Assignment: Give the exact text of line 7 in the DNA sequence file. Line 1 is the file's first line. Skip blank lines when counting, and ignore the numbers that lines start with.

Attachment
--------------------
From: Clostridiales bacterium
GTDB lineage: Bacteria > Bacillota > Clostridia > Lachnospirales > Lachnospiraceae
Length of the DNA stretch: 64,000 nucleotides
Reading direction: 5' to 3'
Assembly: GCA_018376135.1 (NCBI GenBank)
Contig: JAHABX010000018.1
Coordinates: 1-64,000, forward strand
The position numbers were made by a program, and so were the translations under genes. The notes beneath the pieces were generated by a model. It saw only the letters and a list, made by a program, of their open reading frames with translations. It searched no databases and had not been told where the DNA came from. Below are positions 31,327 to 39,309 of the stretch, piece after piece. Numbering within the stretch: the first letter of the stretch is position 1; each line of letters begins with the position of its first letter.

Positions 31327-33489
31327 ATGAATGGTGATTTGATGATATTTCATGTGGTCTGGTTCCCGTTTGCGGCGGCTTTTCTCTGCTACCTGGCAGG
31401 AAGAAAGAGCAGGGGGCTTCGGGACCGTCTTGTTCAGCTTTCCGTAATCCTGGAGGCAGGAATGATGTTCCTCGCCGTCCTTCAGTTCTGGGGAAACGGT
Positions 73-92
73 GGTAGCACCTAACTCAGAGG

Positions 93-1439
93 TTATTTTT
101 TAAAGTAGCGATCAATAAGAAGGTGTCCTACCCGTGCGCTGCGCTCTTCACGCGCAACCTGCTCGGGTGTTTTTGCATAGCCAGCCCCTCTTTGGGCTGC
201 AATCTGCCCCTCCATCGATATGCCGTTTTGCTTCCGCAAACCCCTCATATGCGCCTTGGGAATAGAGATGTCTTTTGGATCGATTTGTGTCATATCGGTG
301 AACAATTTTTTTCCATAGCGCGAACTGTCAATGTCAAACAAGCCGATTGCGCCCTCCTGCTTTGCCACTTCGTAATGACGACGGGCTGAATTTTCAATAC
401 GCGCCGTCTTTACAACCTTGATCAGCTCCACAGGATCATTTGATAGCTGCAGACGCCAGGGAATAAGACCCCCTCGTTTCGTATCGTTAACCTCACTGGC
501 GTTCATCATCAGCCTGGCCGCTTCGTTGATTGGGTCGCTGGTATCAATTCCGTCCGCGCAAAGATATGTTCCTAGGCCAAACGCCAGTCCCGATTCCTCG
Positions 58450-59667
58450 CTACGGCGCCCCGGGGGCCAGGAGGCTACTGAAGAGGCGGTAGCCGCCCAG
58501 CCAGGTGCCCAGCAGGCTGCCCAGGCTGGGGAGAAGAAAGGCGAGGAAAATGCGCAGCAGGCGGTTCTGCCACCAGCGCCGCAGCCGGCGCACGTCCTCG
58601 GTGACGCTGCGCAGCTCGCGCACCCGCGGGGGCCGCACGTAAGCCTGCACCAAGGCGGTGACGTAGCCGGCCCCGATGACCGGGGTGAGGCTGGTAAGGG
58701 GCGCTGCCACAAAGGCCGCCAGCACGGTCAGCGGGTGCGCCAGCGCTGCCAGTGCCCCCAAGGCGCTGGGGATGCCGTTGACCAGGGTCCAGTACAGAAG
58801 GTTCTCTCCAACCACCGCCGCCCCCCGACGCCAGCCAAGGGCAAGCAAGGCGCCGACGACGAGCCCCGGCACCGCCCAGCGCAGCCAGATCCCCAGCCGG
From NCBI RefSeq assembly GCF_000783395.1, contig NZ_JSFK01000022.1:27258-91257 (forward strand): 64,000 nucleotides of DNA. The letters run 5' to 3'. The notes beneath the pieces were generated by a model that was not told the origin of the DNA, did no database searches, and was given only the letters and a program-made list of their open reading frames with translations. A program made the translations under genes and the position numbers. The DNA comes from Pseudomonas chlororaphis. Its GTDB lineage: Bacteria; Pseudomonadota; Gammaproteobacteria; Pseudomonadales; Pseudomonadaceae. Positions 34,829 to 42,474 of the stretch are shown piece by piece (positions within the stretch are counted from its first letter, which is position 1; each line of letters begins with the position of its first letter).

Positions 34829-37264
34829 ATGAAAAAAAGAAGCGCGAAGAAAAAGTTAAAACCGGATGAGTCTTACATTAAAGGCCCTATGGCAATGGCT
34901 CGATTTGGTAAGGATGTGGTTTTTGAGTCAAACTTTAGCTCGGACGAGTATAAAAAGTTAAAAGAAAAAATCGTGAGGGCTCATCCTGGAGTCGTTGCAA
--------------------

Coordinates: 1-64,000, forward strand